The problems begin with the characters. Though thankfully more tonally mature than Brown’s Robert Langdon, David Ullman is, for the most part, rather stilted and emotionally unconvincing. He describes what he’s facing and going through—his fears, frustrations, and bouts of depression—but never are we really shown the effect all this has on him, never does he seem like a person coming unhinged by the impossible events happening to and around him. Even his attempted suicide in the wake of his daughter’s disappearance feels like a decision made for plot and not because it’s something the character would do—it’s a perfunctory action, not earned, and lacking repercussions to his mental state. The other characters don’t fare any better; Dianne’s one solitary burst of emotion following Tess’ apparent death rings hollow and feels very matter of fact—a detail supported by how effortlessly she’s dropped from the narrative.
More egregious than the character problems, however, are the narrative conveniences within The Demonologist. Without giving too much away, the manners in which certain clues are handled (or mishandled, as the case may be) is often simple to the point of robbing the novel of its tension or excitement. The appearance of the numbers at just the right time on the television, or how David works out the clues about the sunshine state, and the how-did-he-find-them-so-fast appearances of George Barone, a man pursuing David on behalf of an organization that may or may not be the Catholic Church, are all so easily and deliberately tossed into the narrative that I felt cheated as a reader. We’re not on this ride with them, figuring out the clues alongside the protagonist; instead, we as readers are two steps removed, watching a television show about a roller coaster ride we wish we could experience for ourselves. A mid-novel murder-suicide plotline is by far the most effective and unsettling set piece in the entire story, and the only time when the atmosphere of evil was effective at drawing me in.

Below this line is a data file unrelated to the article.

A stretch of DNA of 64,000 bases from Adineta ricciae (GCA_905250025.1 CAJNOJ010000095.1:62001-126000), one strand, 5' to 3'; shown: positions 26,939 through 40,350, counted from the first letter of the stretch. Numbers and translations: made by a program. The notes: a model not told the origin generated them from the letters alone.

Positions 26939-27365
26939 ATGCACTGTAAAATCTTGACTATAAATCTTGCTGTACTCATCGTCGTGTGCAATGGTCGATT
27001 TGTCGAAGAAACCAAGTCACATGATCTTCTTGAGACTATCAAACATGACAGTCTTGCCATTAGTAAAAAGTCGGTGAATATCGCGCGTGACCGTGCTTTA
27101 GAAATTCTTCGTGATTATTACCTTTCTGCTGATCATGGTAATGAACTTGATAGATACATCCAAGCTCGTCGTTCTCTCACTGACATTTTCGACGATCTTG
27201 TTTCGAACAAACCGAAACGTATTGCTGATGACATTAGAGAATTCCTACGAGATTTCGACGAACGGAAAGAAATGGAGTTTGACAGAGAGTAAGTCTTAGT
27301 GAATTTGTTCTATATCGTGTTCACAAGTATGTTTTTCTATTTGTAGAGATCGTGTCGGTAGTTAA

While I had some fun with this novel in the moment, I’m left with more questions than answers. David’s expertise feels largely inessential to the plot, as his analysis of Milton never dives as deep as I would have liked; it feels less critical to the story and more useful as the décor around which the plot is structured. George Barone’s rationale, and the rationale of his employers (which is more or less “if it ain’t broke, why reveal it”), doesn’t offer a credible sense of threat. (And if it’s so critical to stop David from doing what this evil wants him to do, why would a Church with, well, more money than God send just one man to “take care of business?” Seems to me, when fending off the ultimate evil of the world, you might want to pull out all the stops…) And for that matter, the ticking clock hovering over David’s search for Tess lacks the same sense of threat. It never feels as if it has taken an emotional toll on David. It simply is what it is.
The Demonologist is undone by unfortunately diminishing returns. It never goes as in-depth into the literature or mythology as I’d hoped, preferring instead to skim the surface of Paradise Lost while focusing more on a rather directionless-feeling road trip with the occasional shock-for-shock’s-sake encounter tossed in along the way. David, in the end, seems very much the same as he did in the beginning, and the speed at which the final set of revelations are made is quick to the point of feeling rushed. Ultimately, David’s journey to find some sort of personal faith failed to convince me. Perhaps the upcoming feature film will find a better balance between character and plot, but I remain sceptical.